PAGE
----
In this installment of Inside the Book with author John Carr, we talk with John more about some new ground he covers in “Serving with Roger Bushell”:
Q: Can you give us a glimpse at some of the new ground about the Great Escape you uncovered here?
A: First, his sister gave me copies of his war time letters. They are now in the archives of the Imperial War Museum in London. They present a humane side to Bushell, who in other histories about the operation seems like some kind of RAF superman, which I knew was overblown.
Next, my book details his second escape from a German Army Camp in 1941, which had never been told. He and a confederate managed to hide underground in Prague until May 1942. There was a woman who betrayed him as well. The book tells the full story.
Q: In the book, you actually go to the ski sites Roger visited. What did you take away from that experience?
A: Actually, I thought the run was pretty easy. Maybe I also have the skills to fly a Spitfire, like Bushell had. Or not.
This is the first of a number of upcoming blog posts where we go Inside the Book with author John Carr. Here we look at John’s connection to Roger Bushell, the fighter pilot who inspired him to become a soldier himself:
Q: How did you come up with the idea for the book, and when did you realize it would become a book?
A: I actually looked for a copy of his biography in 2002, thinking that some Englishman had written it after the war. I was shocked when I found it did not exist.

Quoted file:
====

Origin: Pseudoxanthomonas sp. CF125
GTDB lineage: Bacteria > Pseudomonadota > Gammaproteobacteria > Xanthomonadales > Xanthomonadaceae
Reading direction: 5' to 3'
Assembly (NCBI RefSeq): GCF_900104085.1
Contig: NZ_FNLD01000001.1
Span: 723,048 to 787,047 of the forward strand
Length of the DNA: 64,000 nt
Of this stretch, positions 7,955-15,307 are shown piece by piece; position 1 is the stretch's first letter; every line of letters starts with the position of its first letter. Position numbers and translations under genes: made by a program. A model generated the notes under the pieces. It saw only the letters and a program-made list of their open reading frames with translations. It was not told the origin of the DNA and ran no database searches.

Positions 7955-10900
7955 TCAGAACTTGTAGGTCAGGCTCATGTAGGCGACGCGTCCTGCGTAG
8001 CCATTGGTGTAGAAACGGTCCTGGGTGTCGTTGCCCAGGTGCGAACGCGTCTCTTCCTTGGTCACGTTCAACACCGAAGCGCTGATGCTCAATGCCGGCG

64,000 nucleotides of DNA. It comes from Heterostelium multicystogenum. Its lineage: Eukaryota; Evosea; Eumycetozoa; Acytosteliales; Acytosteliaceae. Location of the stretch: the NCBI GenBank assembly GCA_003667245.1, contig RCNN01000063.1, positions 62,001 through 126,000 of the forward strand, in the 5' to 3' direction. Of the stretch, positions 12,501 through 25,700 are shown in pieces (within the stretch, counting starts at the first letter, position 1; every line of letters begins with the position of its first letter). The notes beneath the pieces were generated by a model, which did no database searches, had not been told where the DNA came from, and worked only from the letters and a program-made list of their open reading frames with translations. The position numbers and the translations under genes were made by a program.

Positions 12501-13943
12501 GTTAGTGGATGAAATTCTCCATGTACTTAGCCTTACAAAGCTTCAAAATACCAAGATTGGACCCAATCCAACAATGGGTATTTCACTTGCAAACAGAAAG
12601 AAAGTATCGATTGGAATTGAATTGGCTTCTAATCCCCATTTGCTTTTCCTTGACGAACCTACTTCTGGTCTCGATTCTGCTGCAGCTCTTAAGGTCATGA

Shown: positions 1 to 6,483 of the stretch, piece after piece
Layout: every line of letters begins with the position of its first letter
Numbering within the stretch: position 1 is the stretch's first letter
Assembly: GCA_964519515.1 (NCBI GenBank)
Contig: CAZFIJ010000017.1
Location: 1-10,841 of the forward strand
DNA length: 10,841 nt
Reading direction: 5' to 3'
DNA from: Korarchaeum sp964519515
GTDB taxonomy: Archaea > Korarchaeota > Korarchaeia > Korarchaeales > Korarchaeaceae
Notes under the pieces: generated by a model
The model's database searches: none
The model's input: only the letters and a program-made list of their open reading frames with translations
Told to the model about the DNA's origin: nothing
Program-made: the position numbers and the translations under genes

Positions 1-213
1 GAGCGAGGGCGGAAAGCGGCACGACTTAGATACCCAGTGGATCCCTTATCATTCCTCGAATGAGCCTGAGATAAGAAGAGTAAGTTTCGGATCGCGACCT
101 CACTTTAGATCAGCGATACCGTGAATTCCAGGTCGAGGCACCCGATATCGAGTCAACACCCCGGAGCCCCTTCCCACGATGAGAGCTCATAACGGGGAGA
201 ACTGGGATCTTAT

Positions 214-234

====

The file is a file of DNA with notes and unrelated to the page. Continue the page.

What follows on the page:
Around that time, I’d believed maybe he was good enough for a long article in a history magazine. It was, however, when I went to South Africa and discovered that his mother, father and sister Lis Carter had saved all of his POW letters from WW2 that I thought, ‘Maybe there’s a book here.’ Dorothea Bushell wrote some amazing poems about his life, and there were letters from his POW comrades about him in some scrapbooks. None of it had been read by his family, much less published. There was even a picture of a ship named the ‘Roger Bushell.’ He was some dude.
Q: Roger Bushell means a lot to you personally. What would your readers like to take away from the life and times of Roger Bushell?
A: He was charismatic, talented and had flaws like the rest of us. Also, Bushell grew up in 1930s England and Europe when it was a wonderland. That world is gone. I tried to bring some of that to life in the book.
The Entrance to ‘Harry’ taken in 2004 at SL III, Zagan Poland.
Welcome to the Serving with Roger Bushell blog, about the new book from John Carr. We’ll kick off this blog with a short bio of the author. You can also find this in the About the Author section:
My name is John Carr. I am an attorney and retired US Army reservist from Chicago, Illinois. In 2013, I wrote the book “Serving With Roger Bushell, A Soldier’s Memoir from ‘The Great Escape’ to the Iraq War”. You can purchase it directly on Amazon.com or Apple IBooks.
I felt compelled to research and write about Bushell in 2002, when I discovered no one else had written his biography. Bushell was born in South Africa in 1910, lived most of his life in England and Europe in the 1930s and 40s. He had friends and admirers living across the world. Over the years, I have traveled the world in search of him, piecing together his wonderful life as it happened in Canada, Europe and South Africa. I wrote dispatches of his story while serving as a US Soldier in Iraq. What I found was his wartime experience was both enthralling and terrifying.
Make sure to visit back here frequently to find out more about the book and how John put it all together.